When to cardiovert?: I think I'm about to... - AF Association

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When to cardiovert?


I think I'm about to find myself in a Catch 22 situation. Two weeks ago, I had my annual cardiology appointment and in the preceding week or so, managed to bring on episodes of AF just by worrying about the appointment. I went for a repeat ECG a few days later at my GP, still in AF, but I believe I had had periods of NSR in between, mainly at night.

Since starting on a new medication nearly a week ago, I have had no symptoms of AF though I could be having silent episodes of course. At the hospital appointment, it was suggested that a second cardioversion (I had a successful one 16 months ago) might be tried "further down the line" - consultant's words. The letter that came from the hospital to me and my GP yesterday makes no mention of cardioversion, just information about the suggested medication and my overall heart health. This includes a request to put me back on anticoagulation as opposed to aspirin. I'm fighting a separate war on the anticoagulation front however I've agreed to go back on it for the time being at least as the cardiologist informed me that I can't be cardioverted otherwise.

My question is: how am I going to know if I need cardioversion, short of wearing a monitor all the time? I'm not addressing the anticoagulation argument in this post - I'm aware of the issues and my particular risks. I am not going back to the hospital for another year so the GP will be managing me.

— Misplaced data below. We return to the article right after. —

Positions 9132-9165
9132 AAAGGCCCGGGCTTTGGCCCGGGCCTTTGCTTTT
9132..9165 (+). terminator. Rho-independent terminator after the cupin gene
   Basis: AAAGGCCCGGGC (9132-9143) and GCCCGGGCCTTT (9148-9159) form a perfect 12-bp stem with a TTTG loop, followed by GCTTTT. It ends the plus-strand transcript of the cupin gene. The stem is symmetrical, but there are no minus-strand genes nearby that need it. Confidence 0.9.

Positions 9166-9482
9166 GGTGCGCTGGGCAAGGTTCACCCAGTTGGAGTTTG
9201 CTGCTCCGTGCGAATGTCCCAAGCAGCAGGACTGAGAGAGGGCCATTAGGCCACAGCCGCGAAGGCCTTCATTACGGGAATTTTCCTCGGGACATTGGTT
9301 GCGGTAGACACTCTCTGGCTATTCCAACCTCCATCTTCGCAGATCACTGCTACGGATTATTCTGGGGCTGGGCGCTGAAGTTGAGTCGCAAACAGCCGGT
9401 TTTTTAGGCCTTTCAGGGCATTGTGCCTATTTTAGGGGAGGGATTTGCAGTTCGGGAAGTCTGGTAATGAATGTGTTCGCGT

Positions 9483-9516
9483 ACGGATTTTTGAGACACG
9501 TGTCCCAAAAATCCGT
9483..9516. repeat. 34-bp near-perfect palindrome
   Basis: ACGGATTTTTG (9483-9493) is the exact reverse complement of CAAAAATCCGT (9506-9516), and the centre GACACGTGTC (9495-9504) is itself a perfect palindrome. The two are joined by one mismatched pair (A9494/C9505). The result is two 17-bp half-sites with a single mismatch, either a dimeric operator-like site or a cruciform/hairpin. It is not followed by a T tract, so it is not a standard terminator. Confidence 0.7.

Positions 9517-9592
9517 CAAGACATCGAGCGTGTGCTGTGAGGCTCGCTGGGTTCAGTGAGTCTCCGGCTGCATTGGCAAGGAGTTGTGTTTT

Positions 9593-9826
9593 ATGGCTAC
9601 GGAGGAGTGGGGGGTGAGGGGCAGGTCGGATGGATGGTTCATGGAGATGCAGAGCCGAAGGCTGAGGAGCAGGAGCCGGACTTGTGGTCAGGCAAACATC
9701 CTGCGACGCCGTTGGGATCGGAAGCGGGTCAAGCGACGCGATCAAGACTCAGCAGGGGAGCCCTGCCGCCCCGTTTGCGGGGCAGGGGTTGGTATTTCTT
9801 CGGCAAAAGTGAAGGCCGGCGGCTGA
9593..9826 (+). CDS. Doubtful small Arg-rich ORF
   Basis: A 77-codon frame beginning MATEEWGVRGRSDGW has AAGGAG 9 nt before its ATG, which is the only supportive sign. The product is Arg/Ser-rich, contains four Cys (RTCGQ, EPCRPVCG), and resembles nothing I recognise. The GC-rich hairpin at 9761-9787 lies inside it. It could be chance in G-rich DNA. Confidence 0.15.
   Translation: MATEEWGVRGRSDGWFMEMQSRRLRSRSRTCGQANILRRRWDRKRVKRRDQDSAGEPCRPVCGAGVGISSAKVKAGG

3 Replies

Oh, and I forgot to add ... When I had my cardioversion, I was told that although there was a 40% chance that it would come back within the first year, it was worth doing so that my medications could be reduced. They were reduced, only for the AF to return a year later and now I'm taking a different one! Definitely Catch 22.


Cardioversion is a much overused procedure in my view as it does nothing to "cure " the AF and in many cases fails to put the patient back into NSR. I have had three but not for AF,--mainly when post ablation I was in atrial tachycardia.. The relief if successful is not usually permanent although for a first event AF patient it is always worth a go but as a lay man it seem pointless to pursue a procedure with reducing returns. I stress this is only a personal opinion an I have no medical training.. I don't know how many EPs would agree but it seem to me that cardioversions are normally suggested by ordinary cardiologists or emergency doctors.

If I had paroxysmal AF as you appear to I would be looking to have an ablation procedure as soon as possible when success is more likely and the heart has yet to produce multiple pathways. At the very least I would be asking to see an electrophysiologist (EP) to discuss my options.


Thanks Bob. I'd only even think about an ablation if they would agree to do it under GA and via a non-groin route. This is due to previous disastrous procedures and the medical profession ignoring my history. My heart isn't normal structurally and I don't know if this would preclude an ablation.

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